Pope Francis’ apostolic exhortation on the Amazon region will be published Feb. 12, the Vatican announced Friday.
The document, which follows October’s Synod of Bishops on the Amazon, is highly anticipated for how the pope will respond to the recommendation to allow the ordination of married men to the priesthood for ministry in the region.
The synod’s final document had also called for women to be considered for diaconal ordination and contained strong appeals on environmental issues and the rights of indigenous peoples, which Francis’ letter is also expected to address.
Cardinal Lorenzo Baldisseri, secretary general of the Synod of Bishops, and Cardinal Michael Czerny, special secretary of the Amazon synod, will hold a press conference in the afternoon Feb. 12 to present the document.
Several others will also speak, including Fr. Adelson Araújo dos Santos, a theologian and professor at the Pontifical Gregorian University and participant in the Amazon synod.
The Synod of Bishops on the Amazon was a meeting of bishops and advisors, convened at the Vatican Oct. 6-27, 2019, to discuss ecological, political, and pastoral issues for the Church in the Amazon region, which spans across nine countries in South America.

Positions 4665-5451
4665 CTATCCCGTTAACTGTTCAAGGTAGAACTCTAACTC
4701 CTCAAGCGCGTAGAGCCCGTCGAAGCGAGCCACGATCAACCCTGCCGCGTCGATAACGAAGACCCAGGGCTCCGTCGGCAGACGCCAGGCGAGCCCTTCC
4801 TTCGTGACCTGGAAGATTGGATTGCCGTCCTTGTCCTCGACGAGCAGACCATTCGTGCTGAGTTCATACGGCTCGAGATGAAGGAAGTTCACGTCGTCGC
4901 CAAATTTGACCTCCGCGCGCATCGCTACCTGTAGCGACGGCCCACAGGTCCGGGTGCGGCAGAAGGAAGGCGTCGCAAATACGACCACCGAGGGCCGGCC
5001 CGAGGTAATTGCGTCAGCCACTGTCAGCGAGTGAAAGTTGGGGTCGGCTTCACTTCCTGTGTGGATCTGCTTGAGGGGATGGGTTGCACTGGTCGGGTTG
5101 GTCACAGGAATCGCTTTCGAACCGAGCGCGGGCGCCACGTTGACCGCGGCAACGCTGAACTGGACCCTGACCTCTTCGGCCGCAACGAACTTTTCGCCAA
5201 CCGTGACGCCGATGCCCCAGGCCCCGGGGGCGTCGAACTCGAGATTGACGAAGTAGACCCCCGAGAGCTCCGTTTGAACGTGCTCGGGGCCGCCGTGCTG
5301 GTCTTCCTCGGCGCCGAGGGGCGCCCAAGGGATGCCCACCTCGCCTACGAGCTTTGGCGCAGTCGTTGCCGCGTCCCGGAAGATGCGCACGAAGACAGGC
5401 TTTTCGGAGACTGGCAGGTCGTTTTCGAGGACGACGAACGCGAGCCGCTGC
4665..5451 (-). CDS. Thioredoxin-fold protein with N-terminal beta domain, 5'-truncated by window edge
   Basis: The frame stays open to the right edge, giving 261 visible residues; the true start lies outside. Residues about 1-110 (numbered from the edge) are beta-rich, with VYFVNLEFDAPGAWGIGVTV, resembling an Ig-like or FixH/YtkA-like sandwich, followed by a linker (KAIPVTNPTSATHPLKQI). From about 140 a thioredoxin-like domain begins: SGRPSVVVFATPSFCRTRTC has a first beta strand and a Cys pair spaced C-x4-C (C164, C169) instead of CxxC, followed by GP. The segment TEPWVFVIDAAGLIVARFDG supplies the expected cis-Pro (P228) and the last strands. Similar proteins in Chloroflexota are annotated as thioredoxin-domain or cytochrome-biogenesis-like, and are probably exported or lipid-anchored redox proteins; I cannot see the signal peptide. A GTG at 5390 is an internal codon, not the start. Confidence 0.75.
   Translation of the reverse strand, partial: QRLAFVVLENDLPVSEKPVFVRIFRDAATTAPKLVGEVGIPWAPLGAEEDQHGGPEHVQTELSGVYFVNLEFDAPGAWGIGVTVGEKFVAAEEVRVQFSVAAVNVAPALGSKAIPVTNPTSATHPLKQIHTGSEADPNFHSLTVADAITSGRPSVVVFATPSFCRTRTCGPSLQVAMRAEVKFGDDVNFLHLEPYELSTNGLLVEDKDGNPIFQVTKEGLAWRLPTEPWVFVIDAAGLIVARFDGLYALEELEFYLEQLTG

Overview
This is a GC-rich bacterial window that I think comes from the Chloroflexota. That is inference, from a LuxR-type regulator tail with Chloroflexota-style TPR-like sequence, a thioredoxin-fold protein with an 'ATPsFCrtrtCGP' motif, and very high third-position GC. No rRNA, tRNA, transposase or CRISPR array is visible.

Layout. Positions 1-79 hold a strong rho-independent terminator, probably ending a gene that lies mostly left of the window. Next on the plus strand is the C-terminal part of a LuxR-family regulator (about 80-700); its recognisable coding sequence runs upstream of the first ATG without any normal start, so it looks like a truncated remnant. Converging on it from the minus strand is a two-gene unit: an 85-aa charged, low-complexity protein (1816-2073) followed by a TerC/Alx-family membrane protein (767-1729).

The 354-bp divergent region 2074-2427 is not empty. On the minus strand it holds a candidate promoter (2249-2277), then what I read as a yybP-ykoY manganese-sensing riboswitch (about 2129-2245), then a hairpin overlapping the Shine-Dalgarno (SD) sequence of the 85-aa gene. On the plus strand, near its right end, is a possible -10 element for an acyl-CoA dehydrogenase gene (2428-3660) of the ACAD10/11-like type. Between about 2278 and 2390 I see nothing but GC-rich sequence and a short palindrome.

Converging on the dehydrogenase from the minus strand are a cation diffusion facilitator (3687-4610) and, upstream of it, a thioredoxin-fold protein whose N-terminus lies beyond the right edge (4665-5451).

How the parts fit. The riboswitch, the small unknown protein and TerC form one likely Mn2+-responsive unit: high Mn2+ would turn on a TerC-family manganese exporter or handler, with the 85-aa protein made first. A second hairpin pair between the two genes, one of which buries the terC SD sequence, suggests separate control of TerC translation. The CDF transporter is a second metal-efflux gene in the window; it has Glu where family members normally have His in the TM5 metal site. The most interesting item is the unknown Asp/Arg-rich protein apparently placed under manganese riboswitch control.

Pope Francis announced he would write a follow-up document on the Amazon region in his closing remarks to the synod Oct. 26.
A draft version of the papal exhortation has been circulated inside Vatican departments to receive feedback.
In this draft, which was leaked last week, a section on viri probati said “the competent authority should establish criteria and provisions to ordain” married men to the priesthood.
The leaked text is substantially identical to article 111 of the final document of the Amazon synod, which calls for the ordination of married men as priests.
Sources familiar with the feedback being offered on the draft text told CNA that something similar to the process for ordaining married Anglican clergy coming into communion with Rome is being suggested in the case of the Amazon.
In the case of married Anglican clergy coming into communion with Rome, the Congregation for the Doctrine of the Faith was given the job of vetting candidates, and approving them for ordination, on a one-by-one, case-by-case, basis.